Of course, I just had to try my hand at making a landscape. That's why I mentioned the pulling apart! I had fun making it, and I did like some of the effects that I could do for the water, but take my word for it - it wasn't worth keeping.

After lunch I looked at what other participants were creating. Since we had been asked to bring a memento to work with, I saw many beautiful projects that incorporated jewelry of all kinds.

I knew that I wouldn't be keeping my landscape, so I made a felt piece using various felt pieces, hand-made paper, wool roving, tea-dyed cheese cloth, silk fibres, a feather pin and beads.

"The Feather" is a keeper! 
I  started by felting some wool rovings onto the cheese cloth and the grey felt. I knew that I wanted to use the hand-made paper, so I used colours that would compliment it. It's really amazing what a little bit of wool roving will do. I mixed a couple of the different colours and needle-punched them into the background.

I had brought some silk fibres that I wanted to incorporate into something. I just couched them onto the piece and added the beads. I didn't think about it at the time, but I guess that the nests go well with the feather and the airy cheesecloth.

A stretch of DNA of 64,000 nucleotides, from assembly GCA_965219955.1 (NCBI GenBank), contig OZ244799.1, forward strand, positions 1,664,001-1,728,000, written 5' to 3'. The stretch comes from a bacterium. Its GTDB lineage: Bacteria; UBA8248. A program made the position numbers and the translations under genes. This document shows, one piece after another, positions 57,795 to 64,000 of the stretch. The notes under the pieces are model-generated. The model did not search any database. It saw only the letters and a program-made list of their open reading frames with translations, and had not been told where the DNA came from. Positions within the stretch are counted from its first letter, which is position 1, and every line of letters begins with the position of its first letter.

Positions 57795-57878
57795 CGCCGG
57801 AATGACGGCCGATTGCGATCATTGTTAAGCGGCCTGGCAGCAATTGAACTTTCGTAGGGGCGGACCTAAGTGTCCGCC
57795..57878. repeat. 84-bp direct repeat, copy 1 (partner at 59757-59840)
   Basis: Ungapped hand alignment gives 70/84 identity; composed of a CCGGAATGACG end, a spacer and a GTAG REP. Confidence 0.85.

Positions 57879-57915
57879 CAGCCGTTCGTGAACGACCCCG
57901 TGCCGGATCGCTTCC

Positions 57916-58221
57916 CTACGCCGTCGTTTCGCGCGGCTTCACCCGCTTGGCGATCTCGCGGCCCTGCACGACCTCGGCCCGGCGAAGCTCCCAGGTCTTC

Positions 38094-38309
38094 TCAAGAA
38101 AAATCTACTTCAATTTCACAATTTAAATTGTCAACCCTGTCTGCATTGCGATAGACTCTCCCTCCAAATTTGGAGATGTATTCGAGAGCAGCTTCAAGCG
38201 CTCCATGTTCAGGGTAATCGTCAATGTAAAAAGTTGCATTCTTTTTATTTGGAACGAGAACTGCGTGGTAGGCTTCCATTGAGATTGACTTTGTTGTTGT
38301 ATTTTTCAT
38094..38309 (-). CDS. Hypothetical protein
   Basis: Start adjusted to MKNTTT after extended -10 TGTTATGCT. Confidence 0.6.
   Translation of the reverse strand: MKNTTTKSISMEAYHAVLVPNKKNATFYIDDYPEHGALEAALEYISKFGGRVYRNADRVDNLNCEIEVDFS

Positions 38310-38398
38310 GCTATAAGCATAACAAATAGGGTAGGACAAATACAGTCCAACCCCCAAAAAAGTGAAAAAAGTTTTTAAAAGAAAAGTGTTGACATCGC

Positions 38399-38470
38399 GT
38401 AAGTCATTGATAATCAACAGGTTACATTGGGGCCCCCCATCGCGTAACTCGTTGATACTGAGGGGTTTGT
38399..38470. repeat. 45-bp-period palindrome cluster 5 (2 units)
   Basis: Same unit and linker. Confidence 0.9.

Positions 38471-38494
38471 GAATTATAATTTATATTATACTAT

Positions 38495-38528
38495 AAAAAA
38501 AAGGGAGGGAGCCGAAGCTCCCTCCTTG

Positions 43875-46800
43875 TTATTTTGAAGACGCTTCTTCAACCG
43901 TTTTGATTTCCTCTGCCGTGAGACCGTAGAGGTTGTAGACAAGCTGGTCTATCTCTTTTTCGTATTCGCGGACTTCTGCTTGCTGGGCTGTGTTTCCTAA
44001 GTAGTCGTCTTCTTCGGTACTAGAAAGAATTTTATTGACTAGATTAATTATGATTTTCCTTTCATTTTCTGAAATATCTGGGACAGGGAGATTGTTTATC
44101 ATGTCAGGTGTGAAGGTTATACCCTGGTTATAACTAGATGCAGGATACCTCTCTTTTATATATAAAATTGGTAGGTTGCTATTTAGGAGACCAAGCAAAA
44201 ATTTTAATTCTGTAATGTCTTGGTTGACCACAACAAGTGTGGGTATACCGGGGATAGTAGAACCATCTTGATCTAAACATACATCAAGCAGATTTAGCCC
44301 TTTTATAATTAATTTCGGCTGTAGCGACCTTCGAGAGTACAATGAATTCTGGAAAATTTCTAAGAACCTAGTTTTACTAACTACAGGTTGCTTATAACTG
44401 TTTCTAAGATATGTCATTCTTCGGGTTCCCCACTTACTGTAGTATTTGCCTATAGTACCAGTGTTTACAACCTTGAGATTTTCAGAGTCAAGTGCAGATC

Details of the felting on the cheese cloth with beads, silk fibres and feather
I basted the paper to the bottom felt piece, sewing the together where it wouldn't show.  I then added the side beads and felted around them so that they look like they're in a nest.

The next day at home, I looked at my landscape again, pulled it apart and then made this cute flower on a piece of linen.
Beads in a nest of wool
I had to make a flower :-)

What I learned:

  • Playing is fun and if it's done without expectations, it's not a big deal to pull a piece apart (think Lego!)
  • When I create, I try not to think too much about what I'm doing. I may start out with an idea, but then I follow my instinct since the results are often better than listening to my overthinking mind.